‘A Legacy of Justice: Sipuel v. Board of Regents University of Oklahoma’
Grey Matters Productions
12:10 p.m. Feb. 7-9 & 14-16
Herberger Theater, Kax Stage
222 E. Monroe
Ada Lois Sipuel Fisher understood that being a test plaintiff in 1946 Oklahoma for the NAACP would make her a target for the hostility of segregationists. With a legal team lead by Thurgood Marshall, her determination to receive a law degree in the educational facility of her choice would change the course of history. Tickets are just $6 (fees apply online). Doors open at 11:40 a.m. Order lunch online with tickets by 5 p.m. the day before your show and it will be ready when you arrive. Or, bring your own. One evening performance will take place at 7 p.m. on Feb. 6; tickets are still just $6.

‘Romeo and Juliet’
Ballet Arizona
Feb. 9-12
Phoenix Symphony Hall
75 N. 2nd St.
The most famous love story of all time is performed just in time for Valentine’s Day. Romeo and Juliet chronicles Shakespeare’s tale of two passionate teenagers from great families on opposing sides of a bitter feud. With its sweepingly regal ballroom scenes, vivacious swordplay and poignant pas de deux, Ib Andersen’s production is a feast for the eyes and ears. Tickets are $25-$159 plus fees. Visit http://balletaz.org.

‘La Esquinita, USA’
Arizona Theatre Company
Feb. 9-26
Herberger Theater
222 E. Monroe
Rubén C. González’ one-man play about love, forgiveness and ultimate redemption connects 10 people left behind in their once-booming—and now forgotten—American border town to struggle with eternal human relationships. Tickets are $41 to $70 plus fees. Visit www.arizonatheatre.org.

‘Me, My Quantified Self, and I’
7:30 p.m. Feb. 10-12
Unexpected Art Gallery
734 W. Polk St.
Jessica Rajko partners with eight Phoenix-based artists to create a world in which big data is brought to life. By combining dance, digital music, and laser art with familiar objects, the show reimagines our digital world as the messy, cluttered, complicated ecosystem it is. Tickets are $15 in advance online at (minimum 24 hours) and $20 at the door. Visit www.jessicarajko.com.

Black Theatre Troupe
Feb. 10-26
The Helen K. Mason Center for the Performing Arts
1333 E. Washington St.
A moving exploration of how time and circumstance—and the hard fact of poverty—can diminish hope, divide loving siblings and threaten to extinguish life itself. Tickets are $36 general admission, plus fees. Visit http://www.blacktheatretroupe.org.

‘Fifty Shades of Felt’
Through Feb. 11
Playhouse on the Park,
Central Arts Plaza
1850 N. Central Ave.
A very inappropriate puppet show presented by All Puppet Players. A “popular” book is lampooned in the way only these raunchy puppets could. Will Ana (and the audience) take the Sex Pledge? Will the Goddess allow a full fuzzgasm? What exactly are those puppeteers putting their hands up? The answer to these questions will all be revealed in a show that can make every puppet on the “avenue” blush. Tickets are $23 general admission. Adults-only show. Visit www.allpuppetplayers.com.

Native American Flute Choir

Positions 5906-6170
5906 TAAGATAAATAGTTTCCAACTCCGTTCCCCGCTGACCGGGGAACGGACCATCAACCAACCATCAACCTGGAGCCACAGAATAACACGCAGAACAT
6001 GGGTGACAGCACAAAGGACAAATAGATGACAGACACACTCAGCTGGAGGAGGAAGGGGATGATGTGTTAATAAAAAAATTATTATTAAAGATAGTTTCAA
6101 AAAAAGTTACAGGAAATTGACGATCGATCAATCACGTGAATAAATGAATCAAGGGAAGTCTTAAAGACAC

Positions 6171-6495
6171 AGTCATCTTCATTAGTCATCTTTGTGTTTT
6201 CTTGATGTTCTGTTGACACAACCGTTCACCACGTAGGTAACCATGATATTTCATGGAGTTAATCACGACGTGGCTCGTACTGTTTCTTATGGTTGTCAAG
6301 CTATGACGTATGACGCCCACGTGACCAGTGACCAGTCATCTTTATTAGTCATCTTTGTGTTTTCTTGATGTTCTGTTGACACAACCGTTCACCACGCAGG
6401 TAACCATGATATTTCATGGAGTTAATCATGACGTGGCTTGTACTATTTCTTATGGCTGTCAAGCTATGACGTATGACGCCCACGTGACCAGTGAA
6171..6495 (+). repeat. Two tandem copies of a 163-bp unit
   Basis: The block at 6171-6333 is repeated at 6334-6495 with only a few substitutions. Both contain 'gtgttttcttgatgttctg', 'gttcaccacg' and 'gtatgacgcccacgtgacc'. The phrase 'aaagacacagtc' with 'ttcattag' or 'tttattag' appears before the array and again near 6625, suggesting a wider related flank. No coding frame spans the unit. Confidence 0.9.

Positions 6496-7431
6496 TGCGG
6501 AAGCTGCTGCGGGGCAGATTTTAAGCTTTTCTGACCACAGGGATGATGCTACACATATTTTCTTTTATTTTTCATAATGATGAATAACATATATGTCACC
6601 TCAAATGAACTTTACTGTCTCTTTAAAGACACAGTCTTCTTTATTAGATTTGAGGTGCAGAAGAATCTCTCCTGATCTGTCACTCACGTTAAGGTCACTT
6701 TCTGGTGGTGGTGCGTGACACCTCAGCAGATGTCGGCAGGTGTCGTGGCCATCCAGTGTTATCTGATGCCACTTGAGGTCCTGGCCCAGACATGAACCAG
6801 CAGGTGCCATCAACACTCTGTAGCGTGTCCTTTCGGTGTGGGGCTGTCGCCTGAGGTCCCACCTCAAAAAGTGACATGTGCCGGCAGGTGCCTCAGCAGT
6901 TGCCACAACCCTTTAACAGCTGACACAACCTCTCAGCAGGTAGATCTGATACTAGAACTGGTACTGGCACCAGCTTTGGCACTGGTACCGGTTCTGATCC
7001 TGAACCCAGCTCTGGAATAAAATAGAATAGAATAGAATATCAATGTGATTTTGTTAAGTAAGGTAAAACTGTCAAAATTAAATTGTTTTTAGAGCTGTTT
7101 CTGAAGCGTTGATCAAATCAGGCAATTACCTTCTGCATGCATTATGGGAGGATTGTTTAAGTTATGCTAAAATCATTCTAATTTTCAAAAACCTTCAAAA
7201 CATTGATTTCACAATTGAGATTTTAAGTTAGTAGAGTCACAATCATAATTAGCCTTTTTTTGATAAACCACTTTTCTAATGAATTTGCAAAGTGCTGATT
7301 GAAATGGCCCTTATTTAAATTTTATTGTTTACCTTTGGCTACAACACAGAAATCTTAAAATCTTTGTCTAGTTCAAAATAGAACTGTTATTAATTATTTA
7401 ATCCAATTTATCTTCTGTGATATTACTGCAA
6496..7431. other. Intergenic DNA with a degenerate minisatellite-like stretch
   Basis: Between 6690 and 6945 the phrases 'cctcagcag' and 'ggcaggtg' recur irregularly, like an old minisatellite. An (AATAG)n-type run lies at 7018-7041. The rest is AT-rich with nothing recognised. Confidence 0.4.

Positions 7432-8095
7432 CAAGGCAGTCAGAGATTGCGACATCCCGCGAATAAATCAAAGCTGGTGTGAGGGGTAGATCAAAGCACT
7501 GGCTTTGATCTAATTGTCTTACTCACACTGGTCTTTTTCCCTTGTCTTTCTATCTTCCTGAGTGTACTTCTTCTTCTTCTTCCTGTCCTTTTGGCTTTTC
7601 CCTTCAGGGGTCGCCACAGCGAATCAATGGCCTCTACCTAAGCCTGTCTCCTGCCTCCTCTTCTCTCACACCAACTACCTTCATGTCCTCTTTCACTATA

2-3 p.m. Sunday, Feb. 12
Pueblo Grande Museum
4619 E. Washington St.
Don’t miss the premiere performance of the Native American Flute Choir composed of flutists Aaron White, Anthony Wakeman, and Jonah Littlesunday. It will include solo performances by each artist, as well as Anthony Wakeman accompanied on guitar by Grammy nominee Aaron White. Following this performance there will be a discussion of the art of crafting a Native American flute. Tickets are available online at www.pueblogrande.com for $10 in advance, or $12 at the door; children age 5 and younger are free with a reserved ticket.

‘Who’s Afraid of Virginia Woolf?’
Feb. 17-March 5
Space 55
636 E. Pierce St.
This play examines the breakdown of the marriage of a middle-aged couple, Martha and George. Late one evening, after a university faculty party, they receive an unwitting younger couple, Nick and Honey, as guests, and draw them into their bitter and frustrated relationship. The play is in three acts, normally taking a little less than three hours to perform, with two 10-minute intermissions.Show times are 7 p.m. Fridays and Saturdays and 2 p.m. Sundays. Tickets are $20 general admission.

‘Love Stories’
Center Dance Ensemble
March 2-5
Herberger Theater, Stage West
222 E. Monroe
Featuring the premiere of Center Dance Ensemble’s Artistic Director Frances Smith Cohen’s “Eye of the Moon,” set in an 1800s Spanish gothic castle and inspired by Federico García Lorca’s “Blood Wedding.” Plus new work choreographed to an original score composed by Eric Sandmeyer. Showtimes are 7:30 p.m. Thursday-Saturday and 2 p.m. Sunday. Tickets are $14 for students, $23 for seniors and $28 for adults, plus fees. Additional lunchtime theater performances are available at 12:10 p.m. on Thursday and Friday; tickets are just $6. Visit www.herbergertheater.org.

‘Riders of the Purple Sage’
Arizona Opera
March 3-5
Phoenix Symphony Hall
75 N. 2nd St.
Based on the bestselling novel of the same name by Zane Grey, this is the first world premiere produced by Arizona Opera. Follow this Wild West adventure through the sweeping vistas and massive canyons of the Southwest, brought to life by the vibrant work of world-renowned Arizona artist, Ed Mell. Tickets are $25 to $155 plus fees. Visit http://azopera.org.

‘Coro y Guitarra’
Phoenix Chorale
7:30 p.m. Saturday, March 4
Trinity Episcopal Cathedral
100 W. Roosevelt St.
A lush and exotic concert filled with the romantic fervor of Spanish and Latin song. From the brilliant Romancero Gitano inspired by Frederico García Lorca’s Gypsy Ballads to Astor Piazzola’s shimmering Libertango, you will be swept away by the sensual rhythms accompanied by guitar. Tickets are $32 general admission, $5 less for seniors and military with ID. Visit http://phoenixchorale.org.


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